Police departments across the country are facing tough questions after a series of high-profile confrontations with civilians in Ferguson, South Carolina and Baltimore.
Now similar tensions are playing out inside some of the biggest police unions. In New York, one high-profile union president faces an electoral challenge for the first time in a decade.
It’s a New York tradition for the rhetoric between police unions and City Hall to get rough. But even here, union leader Patrick Lynch turned heads in December when two NYPD officers were shot and killed after protests against aggressive policing.
“There’s blood on many hands tonight,” Lynch told reporters. “That blood on the hands starts on the steps of City Hall, in the office of the mayor.”
Lynch is the head of the Patrolmen’s Benevolent Association, a job he’s held for 16 years. And he’s stuck firmly to the old-school playbook.
For the last five years, Lynch’s members have been working without a contract, even as other New York City unions have negotiated new deals.
Now NYPD veteran Brian Fusco is challenging Lynch.
“He’ll get out there, he’ll put on a good show … he’ll get red in the face,” Fusco says. “The problem is, after the cameras are turned off, where is the plan, where is the direction?”
Both Fusco and Lynch declined interview requests for this story. Lynch’s challengers say his very public fight with the mayor is beside the point.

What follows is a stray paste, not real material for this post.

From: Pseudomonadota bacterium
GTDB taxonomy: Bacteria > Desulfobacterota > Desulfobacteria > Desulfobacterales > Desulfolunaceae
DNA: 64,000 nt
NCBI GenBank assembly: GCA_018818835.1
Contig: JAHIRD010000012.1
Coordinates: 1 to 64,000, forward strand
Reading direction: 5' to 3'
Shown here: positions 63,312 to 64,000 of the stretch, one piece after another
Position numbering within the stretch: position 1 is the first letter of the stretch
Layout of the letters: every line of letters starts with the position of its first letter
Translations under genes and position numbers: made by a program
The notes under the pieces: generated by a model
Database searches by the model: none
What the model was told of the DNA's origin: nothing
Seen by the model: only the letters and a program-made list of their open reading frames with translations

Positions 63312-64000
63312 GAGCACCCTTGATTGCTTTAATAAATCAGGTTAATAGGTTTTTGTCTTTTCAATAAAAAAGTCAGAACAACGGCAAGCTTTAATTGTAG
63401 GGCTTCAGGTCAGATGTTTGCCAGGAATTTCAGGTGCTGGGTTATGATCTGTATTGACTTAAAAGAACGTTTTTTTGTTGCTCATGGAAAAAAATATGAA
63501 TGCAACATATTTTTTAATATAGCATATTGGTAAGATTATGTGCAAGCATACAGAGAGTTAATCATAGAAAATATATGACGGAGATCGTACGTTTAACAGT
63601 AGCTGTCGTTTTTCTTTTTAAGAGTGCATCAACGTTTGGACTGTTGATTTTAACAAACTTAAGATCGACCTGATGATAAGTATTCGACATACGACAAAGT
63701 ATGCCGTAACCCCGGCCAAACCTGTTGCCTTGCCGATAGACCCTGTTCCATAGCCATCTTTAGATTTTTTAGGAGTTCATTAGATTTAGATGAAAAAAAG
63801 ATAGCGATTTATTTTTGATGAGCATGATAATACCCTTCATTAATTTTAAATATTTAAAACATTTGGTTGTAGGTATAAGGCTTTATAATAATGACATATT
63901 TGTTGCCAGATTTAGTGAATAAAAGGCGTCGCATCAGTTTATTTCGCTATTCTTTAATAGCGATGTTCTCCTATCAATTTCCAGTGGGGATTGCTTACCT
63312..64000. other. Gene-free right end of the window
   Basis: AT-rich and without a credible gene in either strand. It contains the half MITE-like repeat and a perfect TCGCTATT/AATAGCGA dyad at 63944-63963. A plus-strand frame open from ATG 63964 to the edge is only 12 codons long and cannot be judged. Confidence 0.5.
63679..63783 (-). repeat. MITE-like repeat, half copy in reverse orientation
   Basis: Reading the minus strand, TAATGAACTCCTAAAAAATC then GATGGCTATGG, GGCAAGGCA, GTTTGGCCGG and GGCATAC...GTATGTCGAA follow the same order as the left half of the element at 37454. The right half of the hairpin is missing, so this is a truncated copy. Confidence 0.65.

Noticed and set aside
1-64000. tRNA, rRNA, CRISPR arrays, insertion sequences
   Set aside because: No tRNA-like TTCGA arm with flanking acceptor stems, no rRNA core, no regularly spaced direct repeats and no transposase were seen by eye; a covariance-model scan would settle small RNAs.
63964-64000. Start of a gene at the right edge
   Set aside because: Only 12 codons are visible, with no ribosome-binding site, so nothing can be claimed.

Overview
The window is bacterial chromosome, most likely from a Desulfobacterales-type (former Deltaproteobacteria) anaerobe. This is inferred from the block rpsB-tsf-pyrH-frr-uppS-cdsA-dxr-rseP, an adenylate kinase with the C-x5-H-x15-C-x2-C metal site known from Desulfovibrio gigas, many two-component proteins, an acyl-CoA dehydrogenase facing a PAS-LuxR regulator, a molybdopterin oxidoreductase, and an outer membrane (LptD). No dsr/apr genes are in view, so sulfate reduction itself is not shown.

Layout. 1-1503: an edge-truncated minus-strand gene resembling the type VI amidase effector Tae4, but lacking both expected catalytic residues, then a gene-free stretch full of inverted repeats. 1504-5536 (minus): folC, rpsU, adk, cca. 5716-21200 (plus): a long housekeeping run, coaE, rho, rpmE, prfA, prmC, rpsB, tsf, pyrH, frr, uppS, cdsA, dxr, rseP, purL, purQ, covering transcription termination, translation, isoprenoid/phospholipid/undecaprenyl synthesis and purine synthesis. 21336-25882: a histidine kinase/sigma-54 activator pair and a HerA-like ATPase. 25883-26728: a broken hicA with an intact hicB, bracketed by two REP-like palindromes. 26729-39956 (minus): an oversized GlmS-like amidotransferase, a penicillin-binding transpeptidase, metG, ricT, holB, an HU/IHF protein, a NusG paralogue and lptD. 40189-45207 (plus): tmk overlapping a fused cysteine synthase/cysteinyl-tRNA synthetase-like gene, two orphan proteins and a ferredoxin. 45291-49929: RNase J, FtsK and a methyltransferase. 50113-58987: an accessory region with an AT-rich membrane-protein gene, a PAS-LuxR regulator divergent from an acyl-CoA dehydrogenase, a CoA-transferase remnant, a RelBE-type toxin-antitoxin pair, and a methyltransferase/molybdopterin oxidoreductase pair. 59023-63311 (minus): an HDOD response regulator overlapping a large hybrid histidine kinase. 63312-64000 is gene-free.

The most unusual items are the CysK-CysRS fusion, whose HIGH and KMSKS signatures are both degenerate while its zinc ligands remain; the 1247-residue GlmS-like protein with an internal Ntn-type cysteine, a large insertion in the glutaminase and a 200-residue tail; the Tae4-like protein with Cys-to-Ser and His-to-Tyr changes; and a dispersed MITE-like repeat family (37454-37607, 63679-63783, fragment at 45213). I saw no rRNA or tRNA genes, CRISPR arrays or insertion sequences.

Fusco says it’s time for a fresh approach.
“Nobody wants an apology,” he told local TV station Pix11. “We’re police officers, we have thick skins. This is what our issues are: We need manpower. We need more vests.”
The union election in New York brought this clash out in the open. But some observers say the same tension is playing out quietly inside police unions across the country.
Christine Cole is executive director of the Crime and Justice Institute in Boston, where longtime union leader Tommy Nee lost an election last year.
“I see a change in the style of leadership,” Cole says.
Cole says there are other examples of this new leadership.
“It’s not this old style that’s been characterized as combative or adversarial,” she adds. “I’m not suggesting for a minute that union and management are going to agree on every issue. But I think more and more they’re finding common ground, rather than simply disagreeing.”
“It’s a difficult balancing act,” says Sgt. Rick Van Houten, president of the Fort Worth Police Officers Association. “On the one hand, I’ve got 1,500 members that are predominantly Type-A personalities. On the other hand, you have the need for collaborative relationships with management. At times those two really conflict.”
But some say the balance is shifting toward cooperation, thanks in part to the changing demographics of American police departments.
Sean Smoot directs the Police Benevolent & ProtectiveAssociation of Illinois and is a member of the President’s Task Force on 21st Century Policing.
“Police officers that are hired today tend to be very highly educated, compared to police officers that were hired 20 years ago,” he says.
And Smoot says they may want different things from their union leaders than older officers.
“That means knowing when it’s time to fight and when it’s not,” he says. “Not only in terms and conditions of employment, but also taking some responsibility for the image of the profession. Something we have not been very good at over the years, frankly, is telling people what we do, how we do it and why we do it.”
There may be no bigger stage for the image of the profession than New York City, where some 23,000 members of the Patrolmen’s Benevolent Association can cast their votes now. The polls close on Friday.